• Tasha
    Posted April 27, 2016 at 08:32

    Not remotely shocked about the white appropriation of the whole of Jazz and the muddying of its roots. At least history is beginning to take off the white wash these days.
    Tasha
    Tasha’s Thinkings | Wittegen Press | FB3X (AC)

    • Post Author
      jazzfeathers
      Posted April 28, 2016 at 06:34

      Trying to be as objective as possible is the best we can do. But I’d like to hear what people will think of our ‘objectivity’ in one hundred years 😉

  • Kathleen Valentine
    Posted April 27, 2016 at 14:17

    I think the whole “slumming” thing had two purposes. First, of course, was to enjoy the music but I also think it made a lot of people feel very sophisticated and avant guarde.

    @Kathleen01930
    Meet My Imaginary Friends
    #AtoZchallenge

    • Post Author
      jazzfeathers
      Posted April 28, 2016 at 06:36

      Mostly it was a fad. It was thrilling, becuase it was ‘dangerous’ while actually being relatively safe.

  • Sophie Duncan
    Posted April 27, 2016 at 13:42

    It’s a pity that performers had to be white to be popular.
    Sophie
    Sophie’s Thoughts & Fumbles | Wittegen Press | FB3X

    • Post Author
      jazzfeathers
      Posted April 27, 2016 at 14:10

      Well, I understand that lots of black performers were very popular, but they were not as visible.

  • Megan Morgan
    Posted April 27, 2016 at 15:09

    I didn’t realize there was such a strong divide between black and white jazz, maybe because jazz today doesn’t really make the distinction.

    • Post Author
      jazzfeathers
      Posted April 28, 2016 at 06:38

      Uhm… I’m not sure it was a distiction. I think it was more of a natural difference in feeling.
      That’s my impression, at least 🙂

  • Shilpa Garg
    Posted April 27, 2016 at 16:06

    There was a disparity between black and white jazz music and musicians even then!!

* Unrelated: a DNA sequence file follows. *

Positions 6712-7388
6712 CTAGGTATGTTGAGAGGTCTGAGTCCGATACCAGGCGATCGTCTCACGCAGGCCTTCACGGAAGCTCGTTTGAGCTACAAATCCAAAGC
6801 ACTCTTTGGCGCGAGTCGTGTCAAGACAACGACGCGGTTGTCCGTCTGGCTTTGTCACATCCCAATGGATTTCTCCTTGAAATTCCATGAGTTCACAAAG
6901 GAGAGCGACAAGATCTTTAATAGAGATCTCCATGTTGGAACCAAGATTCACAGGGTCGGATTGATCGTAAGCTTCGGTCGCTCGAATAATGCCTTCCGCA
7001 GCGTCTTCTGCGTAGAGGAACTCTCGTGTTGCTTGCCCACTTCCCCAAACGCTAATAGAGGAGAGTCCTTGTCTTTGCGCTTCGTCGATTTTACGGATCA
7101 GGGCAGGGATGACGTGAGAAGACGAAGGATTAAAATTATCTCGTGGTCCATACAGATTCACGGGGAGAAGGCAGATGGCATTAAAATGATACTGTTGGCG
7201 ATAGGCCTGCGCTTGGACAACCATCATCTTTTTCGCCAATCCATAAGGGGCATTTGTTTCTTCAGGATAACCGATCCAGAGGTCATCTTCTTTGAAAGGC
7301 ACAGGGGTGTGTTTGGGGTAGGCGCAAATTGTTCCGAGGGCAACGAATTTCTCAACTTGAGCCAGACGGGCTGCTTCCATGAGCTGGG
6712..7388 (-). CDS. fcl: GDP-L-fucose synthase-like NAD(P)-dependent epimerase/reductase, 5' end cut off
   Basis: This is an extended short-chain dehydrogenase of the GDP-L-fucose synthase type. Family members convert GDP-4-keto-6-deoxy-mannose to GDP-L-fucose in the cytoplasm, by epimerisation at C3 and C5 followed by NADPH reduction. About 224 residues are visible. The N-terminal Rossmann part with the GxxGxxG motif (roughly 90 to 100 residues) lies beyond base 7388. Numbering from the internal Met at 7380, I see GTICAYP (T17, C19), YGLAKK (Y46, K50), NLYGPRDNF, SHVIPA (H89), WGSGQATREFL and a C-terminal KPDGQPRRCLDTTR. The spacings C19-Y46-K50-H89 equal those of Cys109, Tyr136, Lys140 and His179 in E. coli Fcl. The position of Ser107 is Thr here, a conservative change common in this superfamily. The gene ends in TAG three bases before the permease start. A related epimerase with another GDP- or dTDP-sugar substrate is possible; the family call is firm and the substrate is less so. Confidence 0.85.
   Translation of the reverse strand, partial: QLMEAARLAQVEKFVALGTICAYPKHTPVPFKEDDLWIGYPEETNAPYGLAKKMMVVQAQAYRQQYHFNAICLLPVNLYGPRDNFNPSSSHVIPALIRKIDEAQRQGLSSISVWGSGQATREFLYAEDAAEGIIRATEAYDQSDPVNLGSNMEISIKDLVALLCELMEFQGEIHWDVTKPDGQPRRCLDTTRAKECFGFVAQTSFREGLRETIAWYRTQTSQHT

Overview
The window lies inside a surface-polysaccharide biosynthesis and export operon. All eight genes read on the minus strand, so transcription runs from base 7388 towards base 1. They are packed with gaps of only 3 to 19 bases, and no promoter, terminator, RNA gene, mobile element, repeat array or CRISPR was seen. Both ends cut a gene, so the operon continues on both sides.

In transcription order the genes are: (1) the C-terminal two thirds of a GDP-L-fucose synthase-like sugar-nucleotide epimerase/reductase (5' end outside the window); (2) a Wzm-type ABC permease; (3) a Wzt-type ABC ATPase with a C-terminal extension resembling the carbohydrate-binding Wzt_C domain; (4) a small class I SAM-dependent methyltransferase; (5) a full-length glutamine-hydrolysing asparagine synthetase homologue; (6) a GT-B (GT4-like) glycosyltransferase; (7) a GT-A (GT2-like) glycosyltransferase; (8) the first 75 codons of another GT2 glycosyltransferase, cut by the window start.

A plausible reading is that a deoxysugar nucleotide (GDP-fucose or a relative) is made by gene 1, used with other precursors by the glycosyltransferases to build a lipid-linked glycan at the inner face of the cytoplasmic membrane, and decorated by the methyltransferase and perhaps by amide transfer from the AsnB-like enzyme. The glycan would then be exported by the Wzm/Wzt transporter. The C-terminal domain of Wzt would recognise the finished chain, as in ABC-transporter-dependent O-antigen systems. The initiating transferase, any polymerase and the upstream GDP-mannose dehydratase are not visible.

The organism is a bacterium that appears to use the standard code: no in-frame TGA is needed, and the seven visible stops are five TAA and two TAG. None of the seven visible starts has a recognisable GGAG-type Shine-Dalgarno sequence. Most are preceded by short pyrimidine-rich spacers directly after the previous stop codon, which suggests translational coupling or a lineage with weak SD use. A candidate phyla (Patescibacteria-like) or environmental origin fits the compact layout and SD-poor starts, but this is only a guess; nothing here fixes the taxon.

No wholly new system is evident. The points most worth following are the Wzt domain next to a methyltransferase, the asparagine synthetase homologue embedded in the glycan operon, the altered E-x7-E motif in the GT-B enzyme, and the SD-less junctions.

• Post Author
      jazzfeathers
      Posted April 28, 2016 at 06:39

      Especially then. Back then, segregation (and so inequality) was still legal in America.

  • Tarkabarka
    Posted April 27, 2016 at 18:12

    Intriguing! I read some about white and black jazz when I took a class on Cold War era cultural diplomacy, and how Americans promoted jazz abroad…

    @TarkabarkaHolgy from
    The Multicolored Diary
    MopDog

    • Post Author
      jazzfeathers
      Posted April 28, 2016 at 06:40

      So there were still differences as recently as the 1960s?

  • Jemima Pett
    Posted April 27, 2016 at 21:00

    I must catch up with your posts as I’d planned to follow you through the month – so much to do, so little time 🙂
    Jemima Pett

    • Post Author
      jazzfeathers
      Posted April 28, 2016 at 06:41

      They will be all here, Jemima.
      I know, April is always such a busy month. Mine was just crazy… and not just because of the challenge. But we’ll have all the time we want to catch up 😉

  • Carrie-Anne
    Posted April 28, 2016 at 19:55

    I first heard about Paul Whiteman in a Rap Critic review awhile back, when the Rap Critic was discussing cultural appropriation of Black music going back a long way. It’s kind of funny how the name of a popular white jazz musician was Whiteman.

    A blessing in disguise is that some white people were inspired to seek out the original versions of these songs, and from there discovered other African–American musicians and singers.

    • Post Author
      jazzfeathers
      Posted May 1, 2016 at 06:47

      It’s especially true for musicians. Many white jazzmen went to black establishments to listen to the African-American masters and learn from them. They even played together at times, which is one of the first forms of integration in music.
      But ‘outside’ the business, on the customers’ side – that was a completely different matter.

      I always found it funny too that the most popular white jazzmen was called Whiteman. Kind of ironic.

  • Sharon Himsl
    Posted April 30, 2016 at 06:20

    Yes I see what you mean. It does have a very white sound, a very clean sound too in comparison with black jazz. Interesting that a lot of whites thought Jazz had originated with them!

    • Post Author
      jazzfeathers
      Posted May 1, 2016 at 06:49

      White and black jazz had a very different sounds, isn’t it? I’m no expert, and yet even I can hear it.
      But then, every culture interprete music its own way, so I suppose this is normal 🙂